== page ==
The third meeting was between the Arab-Islamic Countries and the US where the leaders and representatives of 55 countries had participated. In this meeting, the Saudi King and the US President Donald Trump give keynote addresses. The participants of the conference emphasized on such cooperation that either prevents or removes the increasing threat of extremism and terrorism and supplant it with moderation and tolerance.
Riyadh summit’s impacts on Islamic world and Afghanistan
Some of the impacts of this summits on Islamic world and Afghanistan is analyzed bellow:
The US-Saudi Arabia ties; in the past years especially in the second term of the former US President Barrack Obama relations between the US and Saudi Arabia was deteriorated. Now, Trump’s travel to Saudi Arabia could have deep impacts particularly now that the two countries signed $350bn agreement in areas of economy and security. In the meanwhile, in his speech to the participants, Donald Trump used harsh rhetoric against Iran.
The effort to reduce Islamophobia; before seizing power in the US, Trump’s remarks regarding Islam and Muslims had concerned the Muslims around the world. Trump’s assigning of Islamophobic individuals (those who have unjustified fear from Islam) in the White House and banning of migration from seven Muslim countries further increased these concerns. But Trump began his official trip overseas from the heart of Muslim world and was moderate in his speech and, in other words, was not the Trump he was before. However, if one evaluates the issue, one can say this behavior was mostly due to US’s anti-Iran stance and economic and trade agreements with Saudi Arabia. Trump’s position can be assumed changed only if he did not blame all Muslims in case a terrorist attack occurred in the US.
Extremism and “terrorism”;the Riyadh Conference is primarily aimed to fight against terrorism and extremism in the region. But the conference will be successful in this regard only if the term “terrorism and extremism” is clearly defined. However, if these terms remain unspecified and it was used to label some Islamists, it would have negative rather that positive impacts. The conference has paved the way for the signature of an agreement between the Gulf Cooperation Council and the USin order to eradicate the financial resources of terrorist groups and the “Global Center for Combating Extremist Ideologies” was also created in Riyadh.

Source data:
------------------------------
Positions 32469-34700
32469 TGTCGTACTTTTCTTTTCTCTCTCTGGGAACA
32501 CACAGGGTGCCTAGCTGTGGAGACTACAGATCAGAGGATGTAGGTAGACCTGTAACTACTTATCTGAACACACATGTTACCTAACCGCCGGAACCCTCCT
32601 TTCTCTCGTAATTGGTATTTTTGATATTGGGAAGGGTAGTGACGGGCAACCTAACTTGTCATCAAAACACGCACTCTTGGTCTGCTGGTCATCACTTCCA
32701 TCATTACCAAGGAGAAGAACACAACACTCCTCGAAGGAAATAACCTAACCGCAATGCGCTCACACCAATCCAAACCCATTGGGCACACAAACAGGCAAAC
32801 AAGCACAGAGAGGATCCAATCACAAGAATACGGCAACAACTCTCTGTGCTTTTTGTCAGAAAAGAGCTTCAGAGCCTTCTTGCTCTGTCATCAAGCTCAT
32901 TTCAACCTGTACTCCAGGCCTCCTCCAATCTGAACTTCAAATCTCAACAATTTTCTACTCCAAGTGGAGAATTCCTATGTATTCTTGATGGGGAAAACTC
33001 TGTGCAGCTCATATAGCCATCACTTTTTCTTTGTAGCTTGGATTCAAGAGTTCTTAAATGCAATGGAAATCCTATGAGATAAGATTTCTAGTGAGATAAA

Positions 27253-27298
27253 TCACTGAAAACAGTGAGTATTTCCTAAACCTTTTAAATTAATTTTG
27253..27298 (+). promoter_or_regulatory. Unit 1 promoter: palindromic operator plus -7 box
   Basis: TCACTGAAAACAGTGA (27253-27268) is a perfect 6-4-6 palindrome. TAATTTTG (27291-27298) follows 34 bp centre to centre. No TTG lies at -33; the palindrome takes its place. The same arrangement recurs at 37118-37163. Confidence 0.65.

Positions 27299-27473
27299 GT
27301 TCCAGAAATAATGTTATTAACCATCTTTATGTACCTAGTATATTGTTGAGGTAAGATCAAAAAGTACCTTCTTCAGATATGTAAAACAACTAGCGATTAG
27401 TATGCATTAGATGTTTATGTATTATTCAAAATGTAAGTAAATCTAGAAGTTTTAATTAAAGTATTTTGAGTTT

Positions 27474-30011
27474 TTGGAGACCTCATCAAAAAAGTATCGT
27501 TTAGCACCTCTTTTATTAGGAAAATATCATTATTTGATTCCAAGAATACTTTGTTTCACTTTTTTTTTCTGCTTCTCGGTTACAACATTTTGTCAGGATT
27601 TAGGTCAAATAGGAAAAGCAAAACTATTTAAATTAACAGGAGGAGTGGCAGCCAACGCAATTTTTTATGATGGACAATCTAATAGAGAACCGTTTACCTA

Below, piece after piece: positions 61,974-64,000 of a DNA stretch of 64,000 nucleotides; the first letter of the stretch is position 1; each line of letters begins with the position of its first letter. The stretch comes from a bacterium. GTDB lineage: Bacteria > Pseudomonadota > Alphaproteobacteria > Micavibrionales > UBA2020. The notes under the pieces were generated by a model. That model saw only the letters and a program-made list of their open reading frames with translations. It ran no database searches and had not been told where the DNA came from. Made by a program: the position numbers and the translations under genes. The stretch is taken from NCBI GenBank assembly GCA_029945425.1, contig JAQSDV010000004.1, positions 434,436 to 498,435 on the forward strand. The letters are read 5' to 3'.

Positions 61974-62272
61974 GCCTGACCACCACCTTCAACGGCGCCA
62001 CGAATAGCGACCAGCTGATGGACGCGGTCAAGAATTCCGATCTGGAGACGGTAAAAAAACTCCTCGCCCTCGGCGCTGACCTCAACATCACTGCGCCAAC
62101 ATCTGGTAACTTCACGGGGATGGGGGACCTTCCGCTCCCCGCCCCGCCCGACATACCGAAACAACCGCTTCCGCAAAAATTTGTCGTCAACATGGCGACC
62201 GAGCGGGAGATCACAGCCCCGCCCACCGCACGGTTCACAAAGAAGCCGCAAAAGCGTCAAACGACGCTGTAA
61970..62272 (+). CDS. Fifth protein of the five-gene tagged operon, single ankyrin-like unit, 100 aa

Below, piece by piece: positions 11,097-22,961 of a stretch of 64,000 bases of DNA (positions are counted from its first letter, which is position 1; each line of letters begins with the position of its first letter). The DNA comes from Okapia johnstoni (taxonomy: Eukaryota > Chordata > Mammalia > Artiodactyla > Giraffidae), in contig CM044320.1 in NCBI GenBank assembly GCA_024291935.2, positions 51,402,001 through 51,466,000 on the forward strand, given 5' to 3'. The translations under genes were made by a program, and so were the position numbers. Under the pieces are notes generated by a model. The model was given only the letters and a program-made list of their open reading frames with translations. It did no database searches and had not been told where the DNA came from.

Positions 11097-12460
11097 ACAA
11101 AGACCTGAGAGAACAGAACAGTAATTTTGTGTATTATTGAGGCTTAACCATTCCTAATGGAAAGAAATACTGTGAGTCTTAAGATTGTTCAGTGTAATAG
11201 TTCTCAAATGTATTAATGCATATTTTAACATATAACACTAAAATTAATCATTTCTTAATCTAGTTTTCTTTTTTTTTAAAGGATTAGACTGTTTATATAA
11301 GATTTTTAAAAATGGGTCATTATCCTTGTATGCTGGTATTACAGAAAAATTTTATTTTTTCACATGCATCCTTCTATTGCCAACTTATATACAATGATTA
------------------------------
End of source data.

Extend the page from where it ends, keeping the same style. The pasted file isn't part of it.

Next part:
The power balance in the Middle East; after the signature of the agreement between the US and Iran over Iran’s nuclear program, international sanctions on Iran was lifted which influenced the power balance in the Middle East. Riyadh was suspicious about the deal even from the beginning, and when it was signed, Saudi relations with the US deteriorated. However it is not clear whether the $110bn purchase of military equipments by Saudi Arabia would how much influence the balance of power, but it will certainly increase rivalry in the region and will further inflame Saudi-Iran proxy wars in other Islamic countries. On the other hand, criticizing Iran, Trump said in his speech that some countries are supporting terrorism.
The opposition between Sunnite and Shiite; among the Islamic countries, Iran mostly represents Shiite groups. In pursuit of Shiism, Iran interferes in Syria, Yemen, Lebanon and Iraq and hence supports Shiites. In some other countries, however, instead of interference provides financial, economic and cultural contributionsfor them. Since Iran was not invited to the conference and in the meanwhile, the US President and Saudi King fiercely criticized Iran, the opposition between Sunnites and Shiites will further deepen.
Afghanistan; after the formation of the National Unity Government (NUG), Kabul-Riyadh relations improved; but these relations were rather based on promises. The Afghan President Ashraf Ghani had also participated in the Riyadh Conference to strengthen relations with Saudi Arabia and to meet the senior US and Saudi officials. But the issue of Afghan workers’ passport in Saudi is still unsettled. Also, although, in his speech, the US President praised the Afghan forces, his not meeting Afghan senior officials was a negative point of the trip.